Fifteen years ago yesterday, Daddy died. As it turns out, I spent the anniversary of his death reading from my book-in-progress How to Draw a Nekkid Man at our local library. Daddy would have been thrilled. He loved my writing, enjoying my letters to him almost more than our phone conversations.
I’ve included some short excerpts from the book-in-progress that feature Daddy. If you feel inspired, please help me in completing the manuscript. I’ve recently launched a fundraising campaign to fund a sabbatical year to devote full time to writing my memoir. All donations are tax deductible and the perks are great. Click here for more info — and thanks for your support!
Daddy’s personal filing system was so complete and extensive, if you asked him what he gave me for my 10th birthday, he could pull the gift receipt. Keeping this level of information helped him take appropriate and fair action – if he had a record of sending my older sister 21 roses for her 21st birthday, he would know to send me 21 roses for my 21st birthday, six years later, which he did.
Daddy needed things to be in their place. He labeled everything in our pantry with one of those dial-o-matic labeler things – spreads, dried goods, popcorn popper. Order was essential — in a pantry, in a household, in a society.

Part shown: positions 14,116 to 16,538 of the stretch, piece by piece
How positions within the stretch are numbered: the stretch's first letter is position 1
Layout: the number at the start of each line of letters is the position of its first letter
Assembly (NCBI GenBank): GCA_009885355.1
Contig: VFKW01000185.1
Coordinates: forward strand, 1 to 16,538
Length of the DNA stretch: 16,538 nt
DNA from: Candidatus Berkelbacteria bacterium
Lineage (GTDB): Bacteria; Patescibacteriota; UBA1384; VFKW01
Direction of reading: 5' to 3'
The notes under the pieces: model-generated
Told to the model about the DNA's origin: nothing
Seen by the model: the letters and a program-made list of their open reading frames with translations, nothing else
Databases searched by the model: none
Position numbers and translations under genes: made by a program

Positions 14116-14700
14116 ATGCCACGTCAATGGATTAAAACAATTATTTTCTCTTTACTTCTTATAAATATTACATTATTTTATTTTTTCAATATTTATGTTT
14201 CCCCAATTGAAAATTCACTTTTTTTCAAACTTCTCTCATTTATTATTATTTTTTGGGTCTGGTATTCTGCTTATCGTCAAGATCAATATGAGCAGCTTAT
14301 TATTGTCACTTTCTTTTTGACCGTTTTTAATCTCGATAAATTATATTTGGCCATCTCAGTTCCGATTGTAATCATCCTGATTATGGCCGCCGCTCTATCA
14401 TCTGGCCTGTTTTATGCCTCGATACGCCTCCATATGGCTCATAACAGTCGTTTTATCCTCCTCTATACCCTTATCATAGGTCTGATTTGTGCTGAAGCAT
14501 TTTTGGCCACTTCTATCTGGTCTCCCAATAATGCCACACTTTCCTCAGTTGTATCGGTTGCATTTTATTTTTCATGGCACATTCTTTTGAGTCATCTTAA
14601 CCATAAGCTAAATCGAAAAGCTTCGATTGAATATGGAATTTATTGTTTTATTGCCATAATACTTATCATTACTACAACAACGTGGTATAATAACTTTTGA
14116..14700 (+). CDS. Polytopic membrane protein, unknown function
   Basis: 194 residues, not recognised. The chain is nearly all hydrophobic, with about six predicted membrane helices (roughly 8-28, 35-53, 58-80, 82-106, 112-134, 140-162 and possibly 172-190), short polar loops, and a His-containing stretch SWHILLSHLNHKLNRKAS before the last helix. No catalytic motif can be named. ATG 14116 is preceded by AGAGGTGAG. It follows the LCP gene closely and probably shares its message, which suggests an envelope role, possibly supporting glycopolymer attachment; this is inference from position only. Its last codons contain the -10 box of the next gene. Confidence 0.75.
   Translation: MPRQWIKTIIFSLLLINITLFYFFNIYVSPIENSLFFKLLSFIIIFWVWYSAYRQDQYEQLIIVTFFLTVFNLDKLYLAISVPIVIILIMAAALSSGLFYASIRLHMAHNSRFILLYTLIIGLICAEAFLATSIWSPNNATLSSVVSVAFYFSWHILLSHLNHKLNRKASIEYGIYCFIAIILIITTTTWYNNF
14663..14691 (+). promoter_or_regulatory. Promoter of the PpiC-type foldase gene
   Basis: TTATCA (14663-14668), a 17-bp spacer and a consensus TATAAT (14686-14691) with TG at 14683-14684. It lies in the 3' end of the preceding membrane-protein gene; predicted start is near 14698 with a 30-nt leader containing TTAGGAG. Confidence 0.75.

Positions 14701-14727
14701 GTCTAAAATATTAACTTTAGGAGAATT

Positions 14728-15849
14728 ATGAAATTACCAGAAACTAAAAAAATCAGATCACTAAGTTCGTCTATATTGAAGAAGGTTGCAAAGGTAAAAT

Every Sunday afternoon, Daddy, a real estate developer, took Mama and us three kids to look at property. While we kids may have preferred to, I don’t know, ride bikes, Daddy wanted to look at property, so we obediently did what my father wanted to do. As logical as Daddy was, this was not a well thought out plan. On each drive, the three kids would get in a fight in the back seat over something like my brother putting his leg over the imaginary boundary line first, and every time, I would be pulled from the back seat and plopped in the front seat, right between Mama and Daddy to prevent any more outbursts. I was the smallest and the easiest to relocate and they didn’t really care who was right or wrong, they just wanted the noise over. So now Debbie and Jimmy had all that room in the back seat and I was once more stuck in the front seat, even though it wasn’t my fault, but given my family rank, no one bothered to ask me what happened.
As a kid, I knew business was the key to conversation with Daddy — he didn’t really know how to talk to us until we could understand something about real estate. In grade school, I was selected for a gifted children’s program, and I picked the class where you learned how to follow the stock market. I was 10.
Daddy loved country music — Charlie Pride; Willie Nelson; and Eddy Arnold, the yodeling cowboy, singing his cattle call. We had our special songs and one of our favorites was Mr. Bojangles, the Nitty Gritty Dirt Band version. Daddy would pick me up at the airport from camp and the 8-track tape would be cued up, ready to play, and we would listen to the song about the man who would dance for you, while he jumped so high. I would cry every time I heard the verse about Mr. Bojangle’s 15-year-old dog dying and him still grieving after 20 years. Daddy always said I could cry at a card trick, but he’d be misty eyed at that verse, too.
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